J. Phys. IV France 107 (2003) 1441
Studies on the stability of mercury in fresh snow for the reconstruction of historical Hg concentrations from glacial iceM. Schwikowski1, A. Schmitz1, 2, L. Tobler1, S. Eyrikh3, T. Papina3 and H. W. Gäggeler1, 2
1 Paul Scherrer Institute, Villigen PSI, Switzerland
2 Department of Chemistry and Biochemistry, University of Berne, Switzerland
3 Institut for Water and Environmental Problems, Siberian Branch of the Russian Academy of Sciences, Barnaul, Russia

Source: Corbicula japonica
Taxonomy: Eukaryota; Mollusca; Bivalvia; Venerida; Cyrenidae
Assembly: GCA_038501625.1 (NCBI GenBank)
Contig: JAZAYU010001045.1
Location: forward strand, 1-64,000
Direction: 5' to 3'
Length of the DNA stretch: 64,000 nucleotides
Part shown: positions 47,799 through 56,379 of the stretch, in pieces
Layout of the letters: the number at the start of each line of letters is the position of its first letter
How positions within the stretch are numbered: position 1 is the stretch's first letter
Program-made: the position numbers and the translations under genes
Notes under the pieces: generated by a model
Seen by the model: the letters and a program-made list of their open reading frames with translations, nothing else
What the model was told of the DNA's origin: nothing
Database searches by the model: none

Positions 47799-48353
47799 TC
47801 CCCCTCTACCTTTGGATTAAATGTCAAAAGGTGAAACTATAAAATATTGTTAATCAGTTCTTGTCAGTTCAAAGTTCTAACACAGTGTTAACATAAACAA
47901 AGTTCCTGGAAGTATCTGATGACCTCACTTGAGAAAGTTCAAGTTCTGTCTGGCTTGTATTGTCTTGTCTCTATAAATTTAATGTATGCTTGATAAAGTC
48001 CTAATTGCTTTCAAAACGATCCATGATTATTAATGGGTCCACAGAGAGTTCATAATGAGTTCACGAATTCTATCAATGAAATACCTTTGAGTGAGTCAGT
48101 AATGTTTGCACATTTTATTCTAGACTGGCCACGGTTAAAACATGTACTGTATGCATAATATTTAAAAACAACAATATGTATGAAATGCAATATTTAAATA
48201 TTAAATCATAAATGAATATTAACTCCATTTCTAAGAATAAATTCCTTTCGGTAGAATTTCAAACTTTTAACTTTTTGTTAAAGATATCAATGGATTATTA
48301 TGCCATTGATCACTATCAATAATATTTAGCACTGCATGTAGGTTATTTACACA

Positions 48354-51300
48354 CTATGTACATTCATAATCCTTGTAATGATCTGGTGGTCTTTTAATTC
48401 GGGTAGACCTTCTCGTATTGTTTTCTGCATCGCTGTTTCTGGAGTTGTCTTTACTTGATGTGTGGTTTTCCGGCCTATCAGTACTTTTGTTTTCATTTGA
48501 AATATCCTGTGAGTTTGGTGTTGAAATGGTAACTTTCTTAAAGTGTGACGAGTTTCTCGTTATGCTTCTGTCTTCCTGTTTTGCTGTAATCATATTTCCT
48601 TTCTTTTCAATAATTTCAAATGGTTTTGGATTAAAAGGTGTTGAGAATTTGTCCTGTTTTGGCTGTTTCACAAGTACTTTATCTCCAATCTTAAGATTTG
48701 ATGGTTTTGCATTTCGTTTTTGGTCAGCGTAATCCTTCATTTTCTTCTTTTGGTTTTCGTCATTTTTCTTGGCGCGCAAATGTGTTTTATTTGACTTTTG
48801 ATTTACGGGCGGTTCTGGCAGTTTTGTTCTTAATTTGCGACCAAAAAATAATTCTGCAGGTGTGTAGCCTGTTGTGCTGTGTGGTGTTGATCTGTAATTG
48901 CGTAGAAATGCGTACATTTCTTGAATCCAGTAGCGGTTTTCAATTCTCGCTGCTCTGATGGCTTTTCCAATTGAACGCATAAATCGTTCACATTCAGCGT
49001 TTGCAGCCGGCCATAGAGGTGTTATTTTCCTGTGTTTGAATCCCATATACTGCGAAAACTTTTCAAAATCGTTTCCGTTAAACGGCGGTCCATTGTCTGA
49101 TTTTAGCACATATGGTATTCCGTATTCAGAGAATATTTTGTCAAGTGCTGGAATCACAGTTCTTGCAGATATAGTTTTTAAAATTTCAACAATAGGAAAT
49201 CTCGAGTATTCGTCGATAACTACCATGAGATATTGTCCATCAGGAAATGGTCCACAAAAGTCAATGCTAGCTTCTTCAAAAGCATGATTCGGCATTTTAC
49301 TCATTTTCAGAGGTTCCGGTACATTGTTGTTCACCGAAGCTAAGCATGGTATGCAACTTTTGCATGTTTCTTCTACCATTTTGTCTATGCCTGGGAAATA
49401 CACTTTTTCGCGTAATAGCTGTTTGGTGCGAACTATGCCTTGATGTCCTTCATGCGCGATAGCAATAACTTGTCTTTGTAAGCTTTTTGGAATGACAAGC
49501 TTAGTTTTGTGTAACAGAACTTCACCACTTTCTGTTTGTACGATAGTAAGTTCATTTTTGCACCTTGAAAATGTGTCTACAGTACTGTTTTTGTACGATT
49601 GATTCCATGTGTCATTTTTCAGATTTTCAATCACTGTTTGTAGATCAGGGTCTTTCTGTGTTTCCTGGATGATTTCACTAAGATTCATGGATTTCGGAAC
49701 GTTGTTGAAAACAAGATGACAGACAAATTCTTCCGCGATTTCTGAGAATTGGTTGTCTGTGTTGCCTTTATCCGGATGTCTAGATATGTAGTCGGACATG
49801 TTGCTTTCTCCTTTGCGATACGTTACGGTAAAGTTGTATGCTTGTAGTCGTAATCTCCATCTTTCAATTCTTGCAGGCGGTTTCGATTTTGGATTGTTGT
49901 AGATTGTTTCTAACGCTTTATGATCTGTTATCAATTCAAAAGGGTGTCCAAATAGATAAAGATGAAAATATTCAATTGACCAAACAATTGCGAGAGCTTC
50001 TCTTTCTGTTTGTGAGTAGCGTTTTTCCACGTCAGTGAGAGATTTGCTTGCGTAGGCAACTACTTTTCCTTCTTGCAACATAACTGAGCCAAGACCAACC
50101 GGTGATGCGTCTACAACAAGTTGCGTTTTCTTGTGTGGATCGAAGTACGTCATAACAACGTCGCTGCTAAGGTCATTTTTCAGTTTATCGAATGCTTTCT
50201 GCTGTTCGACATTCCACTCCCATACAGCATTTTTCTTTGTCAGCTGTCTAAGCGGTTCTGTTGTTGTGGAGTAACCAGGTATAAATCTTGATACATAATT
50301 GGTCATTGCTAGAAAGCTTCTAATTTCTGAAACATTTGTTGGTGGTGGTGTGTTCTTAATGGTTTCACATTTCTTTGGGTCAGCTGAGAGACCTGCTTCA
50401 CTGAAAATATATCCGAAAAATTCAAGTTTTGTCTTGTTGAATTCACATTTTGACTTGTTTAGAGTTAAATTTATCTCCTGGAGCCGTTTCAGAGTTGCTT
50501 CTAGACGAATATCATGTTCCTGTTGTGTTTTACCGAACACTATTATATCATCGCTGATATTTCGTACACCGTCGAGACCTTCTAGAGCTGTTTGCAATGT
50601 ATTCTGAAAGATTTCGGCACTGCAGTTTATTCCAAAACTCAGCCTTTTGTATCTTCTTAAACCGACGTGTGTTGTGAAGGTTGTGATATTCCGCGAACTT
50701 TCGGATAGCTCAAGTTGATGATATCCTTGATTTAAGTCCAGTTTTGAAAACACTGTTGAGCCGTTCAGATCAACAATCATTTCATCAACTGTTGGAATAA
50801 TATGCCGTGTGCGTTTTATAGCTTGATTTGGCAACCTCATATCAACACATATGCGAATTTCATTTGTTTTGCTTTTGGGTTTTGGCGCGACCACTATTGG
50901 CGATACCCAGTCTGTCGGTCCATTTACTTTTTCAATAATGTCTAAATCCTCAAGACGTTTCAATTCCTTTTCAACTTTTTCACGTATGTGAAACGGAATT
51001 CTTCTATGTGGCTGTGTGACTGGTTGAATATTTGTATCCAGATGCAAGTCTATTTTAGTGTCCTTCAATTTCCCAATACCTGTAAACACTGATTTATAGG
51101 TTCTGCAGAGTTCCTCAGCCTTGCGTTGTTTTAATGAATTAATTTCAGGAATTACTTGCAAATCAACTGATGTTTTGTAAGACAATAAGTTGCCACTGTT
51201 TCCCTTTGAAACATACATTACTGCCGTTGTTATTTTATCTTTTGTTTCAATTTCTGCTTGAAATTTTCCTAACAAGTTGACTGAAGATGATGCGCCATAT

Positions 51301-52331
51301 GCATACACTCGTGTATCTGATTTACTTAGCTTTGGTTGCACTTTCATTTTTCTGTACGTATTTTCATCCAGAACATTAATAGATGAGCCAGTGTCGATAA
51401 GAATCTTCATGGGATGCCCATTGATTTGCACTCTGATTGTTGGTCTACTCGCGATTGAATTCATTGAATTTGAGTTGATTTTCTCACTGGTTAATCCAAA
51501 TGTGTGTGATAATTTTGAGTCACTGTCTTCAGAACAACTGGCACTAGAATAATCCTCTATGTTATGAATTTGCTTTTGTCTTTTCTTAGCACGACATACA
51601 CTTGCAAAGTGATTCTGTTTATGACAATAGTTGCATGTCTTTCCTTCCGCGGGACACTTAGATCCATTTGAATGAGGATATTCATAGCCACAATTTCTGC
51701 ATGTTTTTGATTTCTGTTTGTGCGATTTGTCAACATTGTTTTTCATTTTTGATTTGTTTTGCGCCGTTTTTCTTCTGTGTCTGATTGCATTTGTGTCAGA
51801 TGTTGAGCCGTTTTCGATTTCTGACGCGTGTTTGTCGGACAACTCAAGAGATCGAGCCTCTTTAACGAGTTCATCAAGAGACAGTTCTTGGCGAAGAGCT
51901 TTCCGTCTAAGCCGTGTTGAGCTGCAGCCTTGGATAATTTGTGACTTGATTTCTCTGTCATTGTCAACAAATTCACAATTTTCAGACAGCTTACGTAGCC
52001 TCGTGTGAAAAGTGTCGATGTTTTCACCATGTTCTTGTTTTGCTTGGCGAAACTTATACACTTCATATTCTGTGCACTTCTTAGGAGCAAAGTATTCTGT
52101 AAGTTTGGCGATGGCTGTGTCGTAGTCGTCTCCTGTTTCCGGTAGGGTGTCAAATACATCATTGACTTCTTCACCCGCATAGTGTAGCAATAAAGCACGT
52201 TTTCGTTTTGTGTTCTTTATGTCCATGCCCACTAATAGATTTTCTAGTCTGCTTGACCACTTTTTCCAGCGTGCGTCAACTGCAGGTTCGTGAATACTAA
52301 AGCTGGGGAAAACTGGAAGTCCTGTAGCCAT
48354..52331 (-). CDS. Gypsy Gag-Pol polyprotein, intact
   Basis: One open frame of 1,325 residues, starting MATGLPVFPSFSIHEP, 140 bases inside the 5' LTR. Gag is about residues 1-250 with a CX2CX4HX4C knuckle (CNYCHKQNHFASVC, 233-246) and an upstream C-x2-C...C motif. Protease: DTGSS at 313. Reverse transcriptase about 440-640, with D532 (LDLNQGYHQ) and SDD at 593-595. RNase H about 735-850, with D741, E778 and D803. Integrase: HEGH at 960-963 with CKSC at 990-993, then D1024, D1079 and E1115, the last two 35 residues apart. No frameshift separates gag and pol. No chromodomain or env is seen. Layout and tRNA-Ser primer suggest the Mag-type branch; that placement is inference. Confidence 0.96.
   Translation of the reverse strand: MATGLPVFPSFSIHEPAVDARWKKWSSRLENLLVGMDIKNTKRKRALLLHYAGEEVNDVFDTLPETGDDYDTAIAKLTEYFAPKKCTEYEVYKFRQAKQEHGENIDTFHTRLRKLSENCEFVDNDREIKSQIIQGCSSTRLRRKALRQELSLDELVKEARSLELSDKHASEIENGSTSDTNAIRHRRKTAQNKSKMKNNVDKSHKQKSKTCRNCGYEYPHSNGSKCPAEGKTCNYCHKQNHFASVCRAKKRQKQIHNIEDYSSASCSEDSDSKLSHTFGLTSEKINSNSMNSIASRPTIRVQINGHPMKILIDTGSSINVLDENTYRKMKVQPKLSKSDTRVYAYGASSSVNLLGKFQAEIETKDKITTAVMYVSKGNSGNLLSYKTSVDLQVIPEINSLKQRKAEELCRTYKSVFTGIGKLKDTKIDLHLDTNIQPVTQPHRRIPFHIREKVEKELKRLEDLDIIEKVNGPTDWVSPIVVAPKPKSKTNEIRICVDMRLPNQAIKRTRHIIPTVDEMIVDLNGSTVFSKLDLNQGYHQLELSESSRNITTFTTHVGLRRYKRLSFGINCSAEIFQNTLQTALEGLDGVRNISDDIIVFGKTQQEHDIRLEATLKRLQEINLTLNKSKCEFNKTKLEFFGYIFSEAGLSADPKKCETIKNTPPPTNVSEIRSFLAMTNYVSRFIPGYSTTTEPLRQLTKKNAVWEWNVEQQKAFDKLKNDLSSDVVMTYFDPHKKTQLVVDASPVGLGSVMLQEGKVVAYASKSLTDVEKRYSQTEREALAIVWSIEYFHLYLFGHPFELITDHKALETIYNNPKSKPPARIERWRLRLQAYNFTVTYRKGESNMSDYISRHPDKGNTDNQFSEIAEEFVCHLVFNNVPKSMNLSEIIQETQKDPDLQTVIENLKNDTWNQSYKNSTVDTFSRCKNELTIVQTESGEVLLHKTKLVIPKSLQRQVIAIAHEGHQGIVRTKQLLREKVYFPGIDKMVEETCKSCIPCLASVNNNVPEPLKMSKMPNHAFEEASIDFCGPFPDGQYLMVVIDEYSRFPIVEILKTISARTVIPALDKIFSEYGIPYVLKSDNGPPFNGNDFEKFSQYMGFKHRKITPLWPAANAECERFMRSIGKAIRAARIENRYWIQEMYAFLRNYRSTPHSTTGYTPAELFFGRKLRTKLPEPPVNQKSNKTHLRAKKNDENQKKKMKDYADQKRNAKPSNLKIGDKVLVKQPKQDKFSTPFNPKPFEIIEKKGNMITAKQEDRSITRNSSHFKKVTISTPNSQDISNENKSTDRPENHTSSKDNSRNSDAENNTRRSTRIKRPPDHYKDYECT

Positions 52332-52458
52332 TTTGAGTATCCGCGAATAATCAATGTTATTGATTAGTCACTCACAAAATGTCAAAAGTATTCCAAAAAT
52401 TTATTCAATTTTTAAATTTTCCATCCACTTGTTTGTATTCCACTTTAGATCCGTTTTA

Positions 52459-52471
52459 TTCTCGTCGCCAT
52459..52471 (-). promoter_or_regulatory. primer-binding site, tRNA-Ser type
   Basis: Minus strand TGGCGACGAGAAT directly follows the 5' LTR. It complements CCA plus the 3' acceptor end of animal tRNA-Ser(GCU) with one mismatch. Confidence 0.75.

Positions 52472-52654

Glaciers are well suited as paleoclimate archives of natural and anthropogenic emissions. In order to reconstruct air pollution levels in the Altai region, a 140 m ice core was drilled at the Belukha glacier (49°48'26. 3"N, 86°34'42.8"E, 4062 m asl) in July 2001. The Altai Mountain range is located close to major sources of air pollution such as heavy metal mining and metallurgy in East Kazakhstan and the large Hg mine in Aktach, South Siberia. Preliminary results showed that the Belukha glacier might be a suitable paleoclimate archive. However, especially in the case of Hg, it is still unclear whether the deposition record contained in glacial firn and ice indeed reflects atmospheric concentrations. A study by Lalonde et al.  suggests that Hg in fresh surface snow is not stable, but decomposes or re-enters the atmosphere. We therefore investigate Hg concentrations in freshly fallen snow at the high-alpine site Jungfraujoch, which is located at 3500 m asl in the Swiss Alps. Preliminary results show that Hg concentrations levels in pressent da clean winter snow at this site are of the same order of magnitude than at the Belukha glacier (low ng L -1 range). Sample preparation is conducted under class 100 clean room conditions according to ultra-clean procedures [Boutron and Batifol, 1985, Boutron, 1990, Ferrari et al., 2000]. Hg analyses are performed by cold vapour inductively coupled plasma mass spectrometry (CV-ICP-MS) (Finnigan MAT, ELEMENT) [Klaue and Blum, 1999].
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